if you make a red wine make sure you have a perfect wine cellar and keep maintain the wine. it would suck to make a perfect wine and not store it well and ruin it.

if doing this much commitment I'd invest in an oak barrel instead of oak chips. definitely worth it for a long aged wine.
 
Honestly, I think it's really hard... The number of commercial wines (of any color and style) that are suitablefor aging 20+ years is really quite small, and that is for professional producers with access to more resources than home winemakers.

That being said, I would vote for sparkling wine! Yes it is difficult to produce, particularly in the home winemaker environment, but it can be done and the advantage is that the high acidity and CO2 provide a protective environment. The weak spot will probably be the bottle closure, but crown caps are surprisingly good (and industry standard for sparkling wines up until riddling and disgorgement). If going this routeI would definitely go the extra mile to riddle/disgorge rather than leave it on the yeast.
 
This article mentions 4 traits of wines that age well: acidity, tannin, ABV, and residual sugar: https://winefolly.com/tips/4-traits-of-wines-that-age-well/ Even for a wine that ages well, it will gradually improve to a certain point, and then start to decline. I'm not sure that you can come up with a wine that will peak at 20 years.

Mead ages very well, so you might consider making a mead. On the mead forum, a number of people have shared goals similar to yours.
Haven't made a mead yet -- only vinos and hard ciders.

Cheers!
 
I went off the deep end on this subject. REALLY off the deep end.

Last night I kept thinking about it, and this morning my son & I discussed it while shoveling mulch. This afternoon I completed a post that I started last night. where I documented my ideas in detail. I hit on ideas beyond what I've already mentioned.
 
I went off the deep end on this subject. REALLY off the deep end.

Last night I kept thinking about it, and this morning my son & I discussed it while shoveling mulch. This afternoon I completed a post that I started last night. where I documented my ideas in detail. I hit on ideas beyond what I've already mentioned.
Thanks for the great write up! I appreciate your & everyone else's input ✌️

Gonna eval my options 4 a bit & will report back on the direction(s) taken.

Just so happens I have one bottle left from a Pinot Noir batch I did with a buddy at a make your own place back in 1999....that was made for both our new daughters at the time. This daughter being the now expectant Mom! This bottle was Not cared for particularly well....so my expectations are not high for it once opened :-/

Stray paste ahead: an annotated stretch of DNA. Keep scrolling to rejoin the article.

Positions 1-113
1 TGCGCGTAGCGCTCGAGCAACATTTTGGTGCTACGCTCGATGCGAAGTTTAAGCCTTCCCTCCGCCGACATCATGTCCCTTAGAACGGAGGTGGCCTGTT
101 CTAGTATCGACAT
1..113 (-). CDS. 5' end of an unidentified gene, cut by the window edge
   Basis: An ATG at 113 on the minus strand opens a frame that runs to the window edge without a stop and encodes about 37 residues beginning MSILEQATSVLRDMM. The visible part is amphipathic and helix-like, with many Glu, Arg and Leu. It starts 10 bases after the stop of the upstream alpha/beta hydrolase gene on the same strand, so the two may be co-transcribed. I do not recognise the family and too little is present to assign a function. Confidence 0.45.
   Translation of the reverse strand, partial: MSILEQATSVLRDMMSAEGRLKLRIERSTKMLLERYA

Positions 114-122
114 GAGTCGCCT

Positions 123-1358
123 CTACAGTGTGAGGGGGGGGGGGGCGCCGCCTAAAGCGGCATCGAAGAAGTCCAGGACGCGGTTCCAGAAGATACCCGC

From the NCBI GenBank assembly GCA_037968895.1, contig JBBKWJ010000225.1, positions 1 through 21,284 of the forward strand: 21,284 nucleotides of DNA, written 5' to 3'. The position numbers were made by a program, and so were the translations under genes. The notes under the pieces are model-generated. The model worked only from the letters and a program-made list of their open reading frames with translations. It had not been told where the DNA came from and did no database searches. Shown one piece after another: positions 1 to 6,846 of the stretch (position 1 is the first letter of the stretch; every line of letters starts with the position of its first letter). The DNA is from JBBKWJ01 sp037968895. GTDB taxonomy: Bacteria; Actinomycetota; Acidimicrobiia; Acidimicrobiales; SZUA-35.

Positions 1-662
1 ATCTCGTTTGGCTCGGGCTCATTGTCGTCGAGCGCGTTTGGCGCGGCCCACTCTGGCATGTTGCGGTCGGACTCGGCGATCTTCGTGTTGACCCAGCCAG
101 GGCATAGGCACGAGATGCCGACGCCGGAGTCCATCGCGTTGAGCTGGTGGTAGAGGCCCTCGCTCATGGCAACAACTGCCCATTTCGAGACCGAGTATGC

The fun & beauty is in the journey!

Cheers all ✌️
 
I went off the deep end on this subject. REALLY off the deep end.

Last night I kept thinking about it, and this morning my son & I discussed it while shoveling mulch. This afternoon I completed a post that I started last night. where I documented my ideas in detail. I hit on ideas beyond what I've already mentioned.
 

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Thanks for the great write up! I appreciate your & everyone else's input
This is a great mental exercise, taking our existing knowledge and applying it to a brand new situation. Keep the grey cells active!

That's a beautiful label.

Make a wine in your grandson's honor. While it would be great to open on his 21st birthday ... it's still a keepsake.

Another idea -- make a batch on his 15th birthday, something he can help you with. Open it on his 21st. It's not quite the same as a birth wine, but it passes on your learning.
 
If you were gonna make a wine meant to age 21years...and be Very Drinkable then....what would it be? At this point I've only made kits....so that's the direction I'd go...and based on previous experiences & research...a red would be a better candidate than a white.

Cheers!
Many years ago, I got turned on to Vintage Port wine. There was a tradition to procure bottles of the Port from the year of your child's birth and other significant events. The idea being that they will both be of age at the same time. I started with a 1977 Quady Port and just continued to pick up other years. We then opened the appropriate bottles at our children's 21st birthdays. At some point, and I cannot remember when or where, I picked up two Ports, made in the US, with a vintage of 1973. We opened them last year for our 50th wedding anniversary, and they tasted wonderful. The Christian Brothers cost me $7.00!
I decided to try making a batch of homemade Vintage Port, and what better grapes to use were ones growing next door, Wild Grapes, I think Fox grapes. I bottled it on 6/28/2008, 7.5 bottles and I really splurged on it - my cost per bottle including a real cork was $2.04. I opened a bottle last year to see if it was vinegar or otherwise bad and it was delightful. It is fortified with Brandy. It will easily last another 10 years.
 

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I've got a Nebbiolo bulk aging currently that's ready for bottling in midNov -- I'm going to target a portion of for a GrandSon Port ;-)

I've also got an FWK Blackberry bulk aging - due for bottling in midSept -- maybe create a couple bottles of BB Port too ;-)

Cheers All!